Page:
• GEOFFREY HASHIMOTO March 10, 2014, 4:23 pm

    You neglected to mention the Colt Light rifle that Mel Forbes of Ultra Light Arms was involved in. They were very inexpensive, around $500. I own two, a 270 and 30-06. Both are exceptionally accurate.

  • Ruffian March 10, 2014, 4:13 pm

    That’s a nice looking weapon why only those calibers should add a few and also what about longer bbls? why not the 6.5X47 Lapua , 338 Lapua Mag, 300 Win Mag. or even the 30-378 Wby Mag besides the 260Rem and the 308 Win rounds. I like the 10 round mag but also need the 5 rounds if using for hunting !!!shooting the LR one needs longer bbl 28-30 ” would be nice Where are the scope bases ?? how much MOA

  • Mike Cornett March 10, 2014, 2:45 pm

    First and foremost, it’s Made in the USA. Problem with the price ? Why does a Porsche 911 cost more than my Ford Focus? Maybe: engineering, design, workmanship, materials…..etc.
    I want one for $600 too. Just like I want a Holland & Holland Double Rifle for $1,000.
    Just having fun guys, but you have to pay for quality.

  • Bill March 10, 2014, 2:03 pm

    I don’t know whats more entertaining, the prose style of the article (which I throughly enjoyed), or the snarky comments left by people getting wrapped around the axel over trivial B.S. having no impact to the weapons performance.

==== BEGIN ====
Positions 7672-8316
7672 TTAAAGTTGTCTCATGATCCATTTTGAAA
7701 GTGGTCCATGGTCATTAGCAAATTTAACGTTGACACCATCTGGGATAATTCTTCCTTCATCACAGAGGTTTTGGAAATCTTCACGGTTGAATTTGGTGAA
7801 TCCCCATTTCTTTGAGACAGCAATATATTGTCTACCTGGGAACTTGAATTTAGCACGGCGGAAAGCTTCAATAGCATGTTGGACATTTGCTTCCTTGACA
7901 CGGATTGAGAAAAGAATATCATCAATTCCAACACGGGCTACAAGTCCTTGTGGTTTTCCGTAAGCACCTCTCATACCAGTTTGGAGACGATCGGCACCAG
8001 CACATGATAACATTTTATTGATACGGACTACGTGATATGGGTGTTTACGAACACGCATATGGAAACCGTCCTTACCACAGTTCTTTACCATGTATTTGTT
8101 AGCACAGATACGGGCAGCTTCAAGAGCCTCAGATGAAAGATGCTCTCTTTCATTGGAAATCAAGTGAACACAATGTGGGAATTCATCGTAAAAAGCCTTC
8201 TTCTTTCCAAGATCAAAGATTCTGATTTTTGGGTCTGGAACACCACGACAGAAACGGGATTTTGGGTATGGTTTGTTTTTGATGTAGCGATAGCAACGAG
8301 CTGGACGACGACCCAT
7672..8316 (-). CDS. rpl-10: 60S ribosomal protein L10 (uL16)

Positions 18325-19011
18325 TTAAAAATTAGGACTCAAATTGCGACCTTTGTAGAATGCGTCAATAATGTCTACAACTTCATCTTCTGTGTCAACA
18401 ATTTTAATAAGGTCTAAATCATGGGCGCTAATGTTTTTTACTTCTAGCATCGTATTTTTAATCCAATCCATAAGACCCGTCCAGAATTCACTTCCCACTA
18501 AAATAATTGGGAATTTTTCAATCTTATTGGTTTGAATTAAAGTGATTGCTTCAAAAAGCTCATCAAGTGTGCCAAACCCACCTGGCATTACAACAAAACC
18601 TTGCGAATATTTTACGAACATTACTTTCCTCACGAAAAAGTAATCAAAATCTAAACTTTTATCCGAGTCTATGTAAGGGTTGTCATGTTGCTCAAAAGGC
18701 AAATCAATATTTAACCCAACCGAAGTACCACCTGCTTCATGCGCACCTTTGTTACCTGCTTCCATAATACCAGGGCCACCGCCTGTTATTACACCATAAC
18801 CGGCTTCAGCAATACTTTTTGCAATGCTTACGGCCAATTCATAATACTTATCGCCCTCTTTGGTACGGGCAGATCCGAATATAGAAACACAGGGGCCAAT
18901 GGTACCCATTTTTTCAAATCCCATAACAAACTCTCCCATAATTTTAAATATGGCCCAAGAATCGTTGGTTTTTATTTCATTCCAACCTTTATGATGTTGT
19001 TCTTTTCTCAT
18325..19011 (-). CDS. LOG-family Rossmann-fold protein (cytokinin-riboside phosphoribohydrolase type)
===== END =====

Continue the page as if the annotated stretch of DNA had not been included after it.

• tim March 11, 2014, 4:45 am

      +1 Concur.

      Witty repartee wot?

      • J.jones March 11, 2014, 6:50 pm

        Snarky!!! Great word! I could not agree more! I wonder how many of this replyers are just want to be that have not shot much if anything above a Diasy BB gun?? Why you just sit back and learn something?

      • J.jones March 11, 2014, 7:03 pm

        Snarky!!! Great word! I could not agree more! I wonder how many of this replyers are just want to be that have not shot much if anything above a Diasy BB gun?? Why you just sit back and learn something?

    • Matt October 5, 2016, 8:41 pm

      I own a Colt m2012 with a Nightforce competition scope and Barret rings. Wow! What a shooter. It’s that simple – the test target that came with the purchase was one hole that could not have been larger than 1.25 the size of a single shot. Three shots in a single hole, so I paid the price to determine “what am I capable of shooting, what is the gun & ammo capable of shooting and what effect is my scope and otherwise. That, to me, is an important lesson that will come with a price.